There aren’t necessarily different “types” of test validity, but rather a variety of types of evidence used to demonstrate it. Developing and Validating Test Items sets forth an “argument-based” approach to test validation. Their checklist contains sixteen questions, each representing a “different and complementary type of validity evidence.”
Consider how you might answer each of these questions for your exam:
- What type of target domain is intended?
- How is the target domain organized?
- How is the universe of generalization organized?
- How much fidelity is there between the target domain and the universe of generalization?
- Which item formats will be used?
- How are items developed?
- Is the scoring key accurate?
- What is the content for each item?
- What is the intended cognitive demand for each item for a typical set of test takers?
- Were items edited?
- Were items reviewed for currency and effectiveness?
- Were items reviewed for unnecessary linguistic complexity?
- Were items reviewed for fairness?
- Were items pretested effectively?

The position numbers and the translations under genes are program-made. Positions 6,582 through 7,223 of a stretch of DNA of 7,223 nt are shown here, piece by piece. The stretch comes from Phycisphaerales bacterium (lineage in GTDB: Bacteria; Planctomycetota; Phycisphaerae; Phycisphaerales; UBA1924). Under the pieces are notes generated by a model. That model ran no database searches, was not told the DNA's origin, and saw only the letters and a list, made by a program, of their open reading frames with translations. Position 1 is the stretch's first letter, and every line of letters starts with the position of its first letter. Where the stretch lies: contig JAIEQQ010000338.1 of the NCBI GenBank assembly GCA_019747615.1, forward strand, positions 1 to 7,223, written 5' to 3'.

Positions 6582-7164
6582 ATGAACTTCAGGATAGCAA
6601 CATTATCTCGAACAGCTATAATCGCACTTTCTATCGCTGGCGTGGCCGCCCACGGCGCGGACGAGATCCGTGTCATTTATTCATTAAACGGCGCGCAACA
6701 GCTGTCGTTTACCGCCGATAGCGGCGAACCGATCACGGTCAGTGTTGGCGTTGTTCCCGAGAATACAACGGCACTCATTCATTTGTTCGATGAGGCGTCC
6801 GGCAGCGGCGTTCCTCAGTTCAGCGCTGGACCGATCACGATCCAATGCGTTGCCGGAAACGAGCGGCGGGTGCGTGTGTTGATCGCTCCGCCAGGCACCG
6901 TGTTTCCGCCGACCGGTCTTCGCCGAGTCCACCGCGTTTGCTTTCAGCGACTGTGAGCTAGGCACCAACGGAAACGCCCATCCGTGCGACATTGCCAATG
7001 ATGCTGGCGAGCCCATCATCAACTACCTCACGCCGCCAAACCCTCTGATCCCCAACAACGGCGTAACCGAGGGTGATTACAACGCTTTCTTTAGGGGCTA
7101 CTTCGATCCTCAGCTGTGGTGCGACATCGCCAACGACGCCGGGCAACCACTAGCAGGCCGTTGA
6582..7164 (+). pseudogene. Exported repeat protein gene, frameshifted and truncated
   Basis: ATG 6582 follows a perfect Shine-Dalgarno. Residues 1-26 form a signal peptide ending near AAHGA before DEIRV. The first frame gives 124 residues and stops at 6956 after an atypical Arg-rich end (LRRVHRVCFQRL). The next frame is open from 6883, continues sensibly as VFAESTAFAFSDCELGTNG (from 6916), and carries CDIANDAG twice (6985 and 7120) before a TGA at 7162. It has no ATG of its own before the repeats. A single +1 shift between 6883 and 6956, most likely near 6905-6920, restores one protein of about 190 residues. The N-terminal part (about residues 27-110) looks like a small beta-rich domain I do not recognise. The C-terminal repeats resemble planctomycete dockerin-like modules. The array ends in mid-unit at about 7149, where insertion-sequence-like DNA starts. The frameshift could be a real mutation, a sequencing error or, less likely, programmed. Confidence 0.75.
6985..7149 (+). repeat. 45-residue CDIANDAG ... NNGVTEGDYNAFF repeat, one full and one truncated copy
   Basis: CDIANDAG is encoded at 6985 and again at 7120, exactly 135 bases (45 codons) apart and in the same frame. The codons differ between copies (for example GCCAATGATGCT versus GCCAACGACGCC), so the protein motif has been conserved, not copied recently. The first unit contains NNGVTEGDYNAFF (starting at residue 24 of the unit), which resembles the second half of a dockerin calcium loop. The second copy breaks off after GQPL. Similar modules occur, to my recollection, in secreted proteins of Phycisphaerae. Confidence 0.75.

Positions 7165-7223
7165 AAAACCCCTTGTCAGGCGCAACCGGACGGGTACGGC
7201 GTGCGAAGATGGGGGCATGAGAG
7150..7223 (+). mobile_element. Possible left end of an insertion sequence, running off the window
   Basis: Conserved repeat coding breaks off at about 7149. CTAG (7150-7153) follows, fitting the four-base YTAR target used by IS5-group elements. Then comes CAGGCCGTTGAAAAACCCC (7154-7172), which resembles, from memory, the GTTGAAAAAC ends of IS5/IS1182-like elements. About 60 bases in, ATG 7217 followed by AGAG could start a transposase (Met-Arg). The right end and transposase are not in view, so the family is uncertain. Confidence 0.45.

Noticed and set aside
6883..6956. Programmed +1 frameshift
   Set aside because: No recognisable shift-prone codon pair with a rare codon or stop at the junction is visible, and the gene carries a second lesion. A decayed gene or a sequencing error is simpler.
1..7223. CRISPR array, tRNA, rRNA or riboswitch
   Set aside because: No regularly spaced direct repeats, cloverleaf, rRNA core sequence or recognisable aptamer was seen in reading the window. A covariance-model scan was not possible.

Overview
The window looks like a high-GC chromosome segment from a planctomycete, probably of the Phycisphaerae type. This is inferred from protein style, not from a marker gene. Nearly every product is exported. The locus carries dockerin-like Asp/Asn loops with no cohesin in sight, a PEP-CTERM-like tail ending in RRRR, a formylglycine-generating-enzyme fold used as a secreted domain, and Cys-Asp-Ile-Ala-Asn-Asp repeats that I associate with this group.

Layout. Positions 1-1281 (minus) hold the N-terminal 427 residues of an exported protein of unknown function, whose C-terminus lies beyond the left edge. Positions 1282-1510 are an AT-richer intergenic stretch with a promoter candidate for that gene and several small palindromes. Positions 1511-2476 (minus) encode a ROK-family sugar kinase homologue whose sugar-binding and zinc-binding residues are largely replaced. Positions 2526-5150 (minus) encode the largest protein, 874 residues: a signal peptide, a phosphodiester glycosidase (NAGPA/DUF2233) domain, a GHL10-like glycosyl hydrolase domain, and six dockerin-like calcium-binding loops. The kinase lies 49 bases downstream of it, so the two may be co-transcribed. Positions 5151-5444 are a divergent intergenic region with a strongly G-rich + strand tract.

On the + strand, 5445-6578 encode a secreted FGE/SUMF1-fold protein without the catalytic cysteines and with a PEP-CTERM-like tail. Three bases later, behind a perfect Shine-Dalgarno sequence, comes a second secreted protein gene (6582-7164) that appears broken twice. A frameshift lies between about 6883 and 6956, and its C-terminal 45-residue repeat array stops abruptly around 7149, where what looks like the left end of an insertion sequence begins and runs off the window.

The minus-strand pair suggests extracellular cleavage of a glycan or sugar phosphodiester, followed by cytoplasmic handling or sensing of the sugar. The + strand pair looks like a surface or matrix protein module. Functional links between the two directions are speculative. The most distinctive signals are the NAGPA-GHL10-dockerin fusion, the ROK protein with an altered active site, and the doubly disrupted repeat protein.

- Was the internal structure of the test content studied?
- Who decides whether an item stays or goes or gets revised?4
Once you have completed all the steps outlined in this checklist and the paragraphs above, you’ve got yourself a valid exam. Congratulations!
Have more questions? Contact Christina Morley at [email protected] to learn more about Fisdap's valid examinations.
1. CoAEMSP Interpretations of the CAAHEP Standards and Guidelines, Committee on Accreditation of Educational Programs for the Emergency Medical Services Profession (2014), Section IV.A.1.
2. Standards for educational and psychological testing, American Educational Research Association (Washington, DC: American Educational Research Association, American Psychological Association, & National Council on Measurement in Education, 1999), 9.
3. CoAEMSP Interpretations of the CAAHEP Standards and Guidelines, Committee on Accreditation of Educational Programs for the Emergency Medical Services Profession (2014), Section IV.A.1.1.
4. Thomas M. Haladyna and Michael C. Rodriguez, Developing and validating test items (New York, NY: Routledge, 2013), 12.